This week’s HTYH is a continuation of Polly’s story.
What I know today is that many people in A.A. have other issues, tragic issues, besides chronic alcoholism, and they need professional help with those problems. If you need professional help please don’t hesitate to get it. As an A.A. sponsor, I cannot prescribe medication, practice psychiatry or give advice about anything other than chronic alcoholism. If you are a member of Alcoholics Anonymous and you have any questions concerning “outside issues” please turn to our textbook, Alcoholics Anonymous and follow its instructions. Alcoholics Anonymous specializes in the treatment of chronic alcoholism. We can tell you our personal stories, explain the Doctor’s Opinion, walk you through the program of action outlined in the first 164 pages of “Alcoholics Anonymous,” and we can suggest some simple daily actions that will save you from a progressive and potentially fatal malady, but only if you’re willing; a willingness the size of a mustard seed.
My father was an angry person who sometimes screamed, cussed and pushed my mother around and that was a tragic thing. Although dad never did that to me, he did them to mom and I looked at him and said, “There’s no way I’ll be like you,” but I became like him in several ways. My mother was a woman who would not stand up for herself. She let dad and others like him walk all over her and I eventually became like her too. When I first came to Alcoholics Anonymous, I had the worst traits of both parents. “Angry wimp.” I felt deep inner rage, and harbored resentments, fears, guilt and shame, but I wouldn’t stand up for myself, and they built up inside me; imploding or exploding depending on the circumstance. I’m the person in the Big Book who manipulated other people with kindness because I absolutely needed approval. I was addicted to alcohol and approval; I needed approval because I had ultra-low self-esteem. My motive for doing nice things was to please other people; not for unselfish or altruistic reasons but rather to get something in return and if you didn’t approve of me or thank me properly, I became angry, full of spite and resentment; after all I did for you and it wasn’t appreciated? My soul was in constant chaos, and totally tormented because deep down, I felt like a big-fat zero. What I learned from Alcoholics Anonymous is that I suffer from a “Spiritual Malady.”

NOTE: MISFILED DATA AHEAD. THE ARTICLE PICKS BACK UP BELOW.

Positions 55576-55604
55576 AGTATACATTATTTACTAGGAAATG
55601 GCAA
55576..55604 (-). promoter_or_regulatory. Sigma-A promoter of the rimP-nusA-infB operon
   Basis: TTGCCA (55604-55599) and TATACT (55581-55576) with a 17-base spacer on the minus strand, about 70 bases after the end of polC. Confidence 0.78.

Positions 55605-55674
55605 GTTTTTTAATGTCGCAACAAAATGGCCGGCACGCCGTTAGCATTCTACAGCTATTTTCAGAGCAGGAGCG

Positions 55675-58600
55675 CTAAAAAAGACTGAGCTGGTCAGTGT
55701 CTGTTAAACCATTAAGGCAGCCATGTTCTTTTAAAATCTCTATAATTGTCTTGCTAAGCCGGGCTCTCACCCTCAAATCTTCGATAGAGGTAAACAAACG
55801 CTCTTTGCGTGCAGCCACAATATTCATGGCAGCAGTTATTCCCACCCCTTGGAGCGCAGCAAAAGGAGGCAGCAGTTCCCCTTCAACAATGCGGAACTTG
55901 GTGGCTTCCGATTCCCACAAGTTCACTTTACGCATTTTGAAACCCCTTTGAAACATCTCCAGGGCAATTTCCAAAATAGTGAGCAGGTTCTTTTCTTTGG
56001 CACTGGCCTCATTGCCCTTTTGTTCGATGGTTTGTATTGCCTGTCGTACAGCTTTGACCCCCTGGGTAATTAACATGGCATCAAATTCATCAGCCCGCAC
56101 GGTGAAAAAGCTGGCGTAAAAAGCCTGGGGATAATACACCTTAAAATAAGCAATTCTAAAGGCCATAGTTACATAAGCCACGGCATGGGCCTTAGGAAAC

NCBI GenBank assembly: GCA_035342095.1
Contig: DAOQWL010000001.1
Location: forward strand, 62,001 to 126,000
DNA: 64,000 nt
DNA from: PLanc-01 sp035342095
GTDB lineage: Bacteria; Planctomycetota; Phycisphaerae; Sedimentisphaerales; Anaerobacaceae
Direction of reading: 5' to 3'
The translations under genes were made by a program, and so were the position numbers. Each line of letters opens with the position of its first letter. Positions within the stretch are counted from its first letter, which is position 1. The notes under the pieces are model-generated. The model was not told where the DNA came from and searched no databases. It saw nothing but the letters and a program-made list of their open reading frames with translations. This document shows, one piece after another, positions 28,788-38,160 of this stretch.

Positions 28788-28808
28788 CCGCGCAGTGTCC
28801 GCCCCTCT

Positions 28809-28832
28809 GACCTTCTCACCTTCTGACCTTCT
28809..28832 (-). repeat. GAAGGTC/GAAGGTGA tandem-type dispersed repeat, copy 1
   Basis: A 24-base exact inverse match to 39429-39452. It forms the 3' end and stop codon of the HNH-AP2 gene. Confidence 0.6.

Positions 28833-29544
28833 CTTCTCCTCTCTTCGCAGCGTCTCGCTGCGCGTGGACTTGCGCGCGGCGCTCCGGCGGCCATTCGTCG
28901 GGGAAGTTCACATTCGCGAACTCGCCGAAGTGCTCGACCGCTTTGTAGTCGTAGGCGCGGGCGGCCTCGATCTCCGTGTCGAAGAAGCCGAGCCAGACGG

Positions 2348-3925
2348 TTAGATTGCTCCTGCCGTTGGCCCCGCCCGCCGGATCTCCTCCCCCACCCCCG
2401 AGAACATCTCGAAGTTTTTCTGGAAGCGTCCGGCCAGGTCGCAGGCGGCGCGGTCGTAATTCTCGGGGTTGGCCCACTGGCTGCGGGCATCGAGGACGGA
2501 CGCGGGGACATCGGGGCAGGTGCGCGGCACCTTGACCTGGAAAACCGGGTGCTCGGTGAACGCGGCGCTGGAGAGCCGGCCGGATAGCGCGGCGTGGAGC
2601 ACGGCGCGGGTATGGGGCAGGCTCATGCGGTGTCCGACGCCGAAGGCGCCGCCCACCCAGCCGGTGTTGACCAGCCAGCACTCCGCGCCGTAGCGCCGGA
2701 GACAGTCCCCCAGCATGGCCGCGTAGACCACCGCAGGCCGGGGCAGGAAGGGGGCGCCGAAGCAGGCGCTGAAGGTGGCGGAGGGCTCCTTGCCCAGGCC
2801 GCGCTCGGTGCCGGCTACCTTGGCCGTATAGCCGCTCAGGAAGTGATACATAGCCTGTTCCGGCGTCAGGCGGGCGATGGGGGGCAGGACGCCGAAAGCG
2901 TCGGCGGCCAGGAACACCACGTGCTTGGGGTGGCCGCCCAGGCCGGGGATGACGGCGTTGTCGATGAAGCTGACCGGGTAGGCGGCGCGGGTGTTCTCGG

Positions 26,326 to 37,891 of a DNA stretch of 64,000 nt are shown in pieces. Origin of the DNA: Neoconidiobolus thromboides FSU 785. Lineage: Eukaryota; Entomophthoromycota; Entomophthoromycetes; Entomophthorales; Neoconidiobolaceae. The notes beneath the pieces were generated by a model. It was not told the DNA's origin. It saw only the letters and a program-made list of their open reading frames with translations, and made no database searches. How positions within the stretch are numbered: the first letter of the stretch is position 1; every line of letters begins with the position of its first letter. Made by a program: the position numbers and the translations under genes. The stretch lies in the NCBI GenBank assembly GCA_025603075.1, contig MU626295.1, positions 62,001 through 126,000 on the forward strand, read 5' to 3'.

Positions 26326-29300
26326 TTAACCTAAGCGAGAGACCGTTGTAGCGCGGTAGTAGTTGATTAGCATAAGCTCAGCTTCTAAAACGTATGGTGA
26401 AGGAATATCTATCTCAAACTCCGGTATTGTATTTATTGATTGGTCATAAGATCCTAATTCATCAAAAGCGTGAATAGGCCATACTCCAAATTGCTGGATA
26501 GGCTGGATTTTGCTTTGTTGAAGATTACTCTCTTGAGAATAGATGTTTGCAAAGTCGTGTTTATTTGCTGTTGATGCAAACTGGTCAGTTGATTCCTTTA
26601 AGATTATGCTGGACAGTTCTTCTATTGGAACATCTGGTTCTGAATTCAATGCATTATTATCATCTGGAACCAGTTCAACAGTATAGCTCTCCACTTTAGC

A long-time-sober member of A.A. named Sandy Beech (recently deceased) said, “When we first come to A.A., our receiver’s are broke.” My receiver was broken in childhood because although I was showered with love, I couldn’t receive or accept it. When I first came to A. A. I would’ve sworn to you that my parents didn’t love me, but one of the most valuable things I’ve learned from Alcoholics Anonymous is that I have a “Spiritual Malady” a soul-sickness that cut me off from the sunshine of the “Spirit.” We cannot feel love so long as our “Spiritual Malady” is left untreated because our hearts and souls are separated from the love of God, parents and anybody else who attempts to help us! A.A.’s Step 12 says: “Having had a ‘Spiritual Awakening,’ as the result of these steps, we tried to carry this message to alcoholics who still suffer and we practiced these principles in all our affairs;” then, we can feel love (Eureka!). I am eternally grateful that I know my problem is me and not my parents. When I first came to A.A. they told me that I had to be accountable for my feelings and actions past and present. What an order! I learned from “Alcoholics Anonymous” and the “Bible” that I had to “Know the truth” and it would set me free.” At first it really “ticked-me-off,” but it did indeed set me free. To be continued.
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